“Time for a change. You get one shot at a reboot, and now is the time,” said a separate DeSantis donor, who spoke of believing it was time for Peck to go. 

The person said one reboot is fine, while two is a “death spiral.”

On Saturday, the campaign disclosed second-quarter fundraising numbers that put its solvency in question. While DeSantis raised a field-leading $20.1 million in the second quarter of the year — during just six weeks as a candidate through June 30 — nearly 70% of his money came from maxed-out donors who cannot give again. DeSantis had also spent about 40% of his cash.

He also has struggled to expand his fundraising footprint across the country. At least one-third of his cash — $6.8 million — came from his home state, according to an NBC News analysis of DeSantis’ filing with the Federal Election Commission.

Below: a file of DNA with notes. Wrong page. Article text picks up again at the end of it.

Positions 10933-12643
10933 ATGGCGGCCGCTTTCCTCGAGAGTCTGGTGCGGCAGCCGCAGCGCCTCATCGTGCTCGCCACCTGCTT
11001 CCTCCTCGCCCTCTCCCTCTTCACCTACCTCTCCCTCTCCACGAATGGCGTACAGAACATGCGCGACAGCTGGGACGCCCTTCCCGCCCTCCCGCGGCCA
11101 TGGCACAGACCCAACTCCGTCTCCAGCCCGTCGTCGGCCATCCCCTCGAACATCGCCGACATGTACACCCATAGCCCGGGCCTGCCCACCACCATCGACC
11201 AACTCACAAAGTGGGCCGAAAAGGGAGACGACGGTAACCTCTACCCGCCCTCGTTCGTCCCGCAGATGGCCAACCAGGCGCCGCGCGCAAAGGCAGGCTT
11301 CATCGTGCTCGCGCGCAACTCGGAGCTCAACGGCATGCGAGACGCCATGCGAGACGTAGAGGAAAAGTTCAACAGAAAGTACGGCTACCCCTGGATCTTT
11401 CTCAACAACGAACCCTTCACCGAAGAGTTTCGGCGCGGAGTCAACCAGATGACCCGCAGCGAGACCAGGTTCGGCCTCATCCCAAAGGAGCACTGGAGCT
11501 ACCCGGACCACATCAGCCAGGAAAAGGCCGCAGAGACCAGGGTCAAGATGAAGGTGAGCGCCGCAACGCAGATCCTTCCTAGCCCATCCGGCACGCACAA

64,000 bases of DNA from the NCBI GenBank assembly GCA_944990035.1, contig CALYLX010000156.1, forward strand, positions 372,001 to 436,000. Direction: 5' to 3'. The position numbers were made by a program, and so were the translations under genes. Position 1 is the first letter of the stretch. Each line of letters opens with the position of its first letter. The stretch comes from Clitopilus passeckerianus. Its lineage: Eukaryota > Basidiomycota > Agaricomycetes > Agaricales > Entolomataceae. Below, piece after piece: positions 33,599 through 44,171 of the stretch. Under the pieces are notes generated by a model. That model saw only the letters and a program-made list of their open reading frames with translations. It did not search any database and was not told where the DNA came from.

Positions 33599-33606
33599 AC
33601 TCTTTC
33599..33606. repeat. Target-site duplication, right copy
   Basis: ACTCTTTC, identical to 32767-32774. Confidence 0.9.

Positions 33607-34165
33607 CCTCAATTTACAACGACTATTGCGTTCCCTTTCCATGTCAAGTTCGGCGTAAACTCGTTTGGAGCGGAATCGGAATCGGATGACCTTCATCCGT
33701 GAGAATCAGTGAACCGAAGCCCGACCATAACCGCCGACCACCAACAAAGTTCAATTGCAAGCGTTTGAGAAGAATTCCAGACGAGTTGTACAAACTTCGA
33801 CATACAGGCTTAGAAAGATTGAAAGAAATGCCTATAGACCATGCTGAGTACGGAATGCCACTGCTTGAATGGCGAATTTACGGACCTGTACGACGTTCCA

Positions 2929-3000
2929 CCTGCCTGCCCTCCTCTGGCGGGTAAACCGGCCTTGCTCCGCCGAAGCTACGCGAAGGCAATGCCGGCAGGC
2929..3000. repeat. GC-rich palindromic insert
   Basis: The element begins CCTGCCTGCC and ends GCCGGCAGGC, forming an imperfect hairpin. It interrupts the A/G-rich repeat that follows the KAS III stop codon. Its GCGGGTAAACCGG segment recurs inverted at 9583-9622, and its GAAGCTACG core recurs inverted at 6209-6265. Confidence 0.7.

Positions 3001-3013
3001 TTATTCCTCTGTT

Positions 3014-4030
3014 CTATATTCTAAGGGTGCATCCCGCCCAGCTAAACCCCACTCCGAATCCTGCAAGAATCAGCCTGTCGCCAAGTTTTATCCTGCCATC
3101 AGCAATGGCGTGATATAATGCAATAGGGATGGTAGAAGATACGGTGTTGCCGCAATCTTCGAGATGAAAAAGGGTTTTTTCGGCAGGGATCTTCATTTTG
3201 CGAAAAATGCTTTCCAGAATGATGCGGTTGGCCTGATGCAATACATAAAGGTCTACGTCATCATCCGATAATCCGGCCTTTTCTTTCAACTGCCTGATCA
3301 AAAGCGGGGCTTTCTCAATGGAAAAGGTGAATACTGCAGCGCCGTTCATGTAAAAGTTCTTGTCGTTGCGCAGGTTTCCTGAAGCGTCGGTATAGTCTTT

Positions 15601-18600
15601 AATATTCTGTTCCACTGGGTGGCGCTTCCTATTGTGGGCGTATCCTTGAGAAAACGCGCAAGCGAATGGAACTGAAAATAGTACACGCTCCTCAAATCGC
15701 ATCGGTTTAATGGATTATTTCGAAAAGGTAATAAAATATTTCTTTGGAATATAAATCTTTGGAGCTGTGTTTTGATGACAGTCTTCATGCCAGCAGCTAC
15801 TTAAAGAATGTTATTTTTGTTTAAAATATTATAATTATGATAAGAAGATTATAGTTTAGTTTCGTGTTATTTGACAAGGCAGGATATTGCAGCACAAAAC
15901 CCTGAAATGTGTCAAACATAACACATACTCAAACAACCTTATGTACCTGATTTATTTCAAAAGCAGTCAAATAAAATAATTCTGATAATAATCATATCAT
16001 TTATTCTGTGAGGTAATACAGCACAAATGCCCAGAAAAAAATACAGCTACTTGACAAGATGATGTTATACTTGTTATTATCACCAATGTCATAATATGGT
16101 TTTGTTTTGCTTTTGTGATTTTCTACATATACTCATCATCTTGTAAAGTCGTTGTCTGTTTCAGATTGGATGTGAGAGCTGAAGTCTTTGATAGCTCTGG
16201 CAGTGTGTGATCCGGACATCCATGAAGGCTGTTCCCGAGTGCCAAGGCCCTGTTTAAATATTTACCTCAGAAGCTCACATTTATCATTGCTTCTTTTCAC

When campaign officials reviewed spending, they found what a source described as excesses, among them the number of people sometimes accompanying the DeSantises on trips.

This source, who has knowledge of the inner workings of the campaign, suggested that part of the overall problem, including stagnation in polling numbers, was inexperience at the top of the campaign. 

“There’s not enough gray hair in the room,” the source said. “They finally figured that out.”

DeSantis’ stumbles could open up an opportunity for the rest of the field. So far, none of the other candidates has been able to consolidate enough support to challenge him for the second-place position he has held throughout the campaign.